Biography

Dr. Fabio Geremia, graduated in Pharmaceutical Chemistry, Qualified Person;he has worked in italian and multinational pharmaceutical companies, in Quality and Production field. 11 years ago he joined CTP System group, the biggest italian company of pharmaceuticals, healthcare and life science consultancy, now part of the multinational group Akka Technologies, where he is a senior consultant and a Qualified Person auditor and the responsible for Process & Quality Business Area, Northern Italy. Since many years he collaborates with the italian association AFI for medical devices and borderline products, for the preparation of publications and presentations.

Speaker
Fabio Geremia / CTP System
Akka Life Sciences
Italy

Abstract

Controlling the interaction of drug delivery systems (DDS) with biological tissues is critical for the success of therapies. Specifically in cancer, due to the high density of the tumors, tissue penetration of DDS is critical and may be challenging. We show that polymer nanoparticles can be used efficiently to deliver small molecule drugs into cancer cells and tissues. Our recent work show the effect of mechanical cues of drug vehicle on their interactions with tumor cells and tissue-like 3D structures ex-vivo. Using polymer micelles we compared flexible "Wet Polymer Micelles" (WPM) to semi-solid "Solidified Polymer Micelles" (SPMs) for their physiochemical properties and their interactions with cancer cells. The composition of the polymer micelles, both flexible and rigid remained the same while the only difference was their mechanical properties. For that we have performed detailed characterization of SPM compared to WPM, including examinations of particle size, stability, drug release kinetics and cell transcytosis, in melanoma cells. Cell uptake measurements show enhanced abilities of SPMs to penetrate cells and tissues. A simple physical model is presented that well agrees with the experiments and provides insight about the role of particle rigidity in the engulfment mechanism. We conclude that particle rigidity can enhances cellular uptake and tissue penetration and that mechanical properties of DDS be used as a selective principle for drug uptake. We also introduced SPMs as a promising and effective, highly permeable DDS. Our findings can be important in future rational design of DDS for particle adjustment to specific tissues and pathology, and for personalized Nanomedicine.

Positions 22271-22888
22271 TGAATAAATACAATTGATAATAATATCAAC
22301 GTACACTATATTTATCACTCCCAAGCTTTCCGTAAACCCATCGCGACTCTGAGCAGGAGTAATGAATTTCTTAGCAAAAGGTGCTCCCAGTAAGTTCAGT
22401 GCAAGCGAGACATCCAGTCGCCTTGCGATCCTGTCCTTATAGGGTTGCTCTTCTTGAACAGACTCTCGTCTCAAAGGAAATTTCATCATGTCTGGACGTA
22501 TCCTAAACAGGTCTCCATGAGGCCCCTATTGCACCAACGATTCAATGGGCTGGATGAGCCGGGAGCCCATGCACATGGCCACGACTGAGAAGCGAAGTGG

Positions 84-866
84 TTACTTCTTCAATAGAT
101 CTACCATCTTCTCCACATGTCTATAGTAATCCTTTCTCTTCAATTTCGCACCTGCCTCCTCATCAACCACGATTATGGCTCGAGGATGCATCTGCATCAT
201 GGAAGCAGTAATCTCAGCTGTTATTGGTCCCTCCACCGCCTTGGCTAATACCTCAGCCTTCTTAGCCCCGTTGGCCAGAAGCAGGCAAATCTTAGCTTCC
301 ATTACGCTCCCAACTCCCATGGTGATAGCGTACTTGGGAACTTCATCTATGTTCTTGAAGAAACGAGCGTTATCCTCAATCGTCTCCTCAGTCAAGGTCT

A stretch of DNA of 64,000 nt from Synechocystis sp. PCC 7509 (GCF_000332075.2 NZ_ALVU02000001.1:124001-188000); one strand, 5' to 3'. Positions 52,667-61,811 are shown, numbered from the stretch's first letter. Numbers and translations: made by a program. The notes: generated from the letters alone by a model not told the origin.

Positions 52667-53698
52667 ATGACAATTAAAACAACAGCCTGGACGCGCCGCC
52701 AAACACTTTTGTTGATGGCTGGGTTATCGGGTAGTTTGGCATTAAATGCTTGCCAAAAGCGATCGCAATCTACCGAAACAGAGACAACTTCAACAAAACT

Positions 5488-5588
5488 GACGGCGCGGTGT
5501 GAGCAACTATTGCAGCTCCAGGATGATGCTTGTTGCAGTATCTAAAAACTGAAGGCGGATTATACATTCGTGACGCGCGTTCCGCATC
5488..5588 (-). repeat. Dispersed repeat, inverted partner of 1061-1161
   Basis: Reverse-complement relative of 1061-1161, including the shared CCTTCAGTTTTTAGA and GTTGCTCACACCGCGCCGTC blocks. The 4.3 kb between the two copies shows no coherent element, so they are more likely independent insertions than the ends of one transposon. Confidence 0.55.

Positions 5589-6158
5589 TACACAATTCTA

Biography

Dr. Benny received her Ph.D in Biotechnology Engineering from the Technion in Israel, and joined as a postdoctoral fellow the lab of the late Dr. Judah Folkman, in Boston Children’s Hospital and Harvard Medical School. Currently Dr. Ofra Benny heads the research laboratory at the Institute for Drug Research, School of Pharmacy, and Faculty of Medicine in the Hebrew University in Israel. Her laboratory focuses on cancer research and drug development based on synthetic and natural compounds. Dr. Benny was awarded with the ERC-starting grant and holds many other grants and awards including the Marie Curie CIG and M-Era-Net.

Speaker
Ofra Benny / The Hebrew University of Jerusalem
Israel
Sessions:

Abstract

Catalytic Abs (catAbs) are multivalent immunoglobulins (Igs) with a capacity to hydrolyze the antigenic (Ag) substrate. In this sense, pro-teolytic Abs (Ab-proteases) represent Abs to provide proteolytic effects. Abs against myelin basic protein/MBP with proteolytic activity exhibiting sequence-specific cleavage of MBP are of great value to monitor demyelination whilst in MS.The activity of Ab-proteases was first registered at the subclinical stages 1-2 years prior to the clinical ill-ness.And the activity of the Ab-proteases revealed significant correlation with scales of demyelination and the disability of the patients as well. So, the activity of Ab-proteases and its dynamics tested would confirm a high subclinical and predictive (translational) value of the tools as applicable for personalized monitoring protocols. Similar results have been gained by our team in autoimmune myocarditis and thyroid autoimmunity conditions to get a presence of thyroid and cardiac autoAgs-associated proteolytic activityocurred. Of tremendous value are Ab-proteases directly affecting remodeling of tissues with multilevel architectonics (for instance, myelin, cardiac and thyroid tissues). By changing sequence specificity one may reach reduction of a density of the negative proteolytic effects within the myelin sheath and thus minimizing scales of demyelination. Ab-proteases can be programmed and re-programmed to suit the needs of the body metabolism or could be designed for the development of new catalysts with no natural counterparts. Further studies are needed tosecure artificial or edited Ab-proteases as translational tools of the newest generation to diagnose, to monitor, to control and to treat and rehabilitate MS patients at clinical stages and to prevent the disorder at subclinical stages in persons-at-risks to secure the efficacy of regenerative manipulations.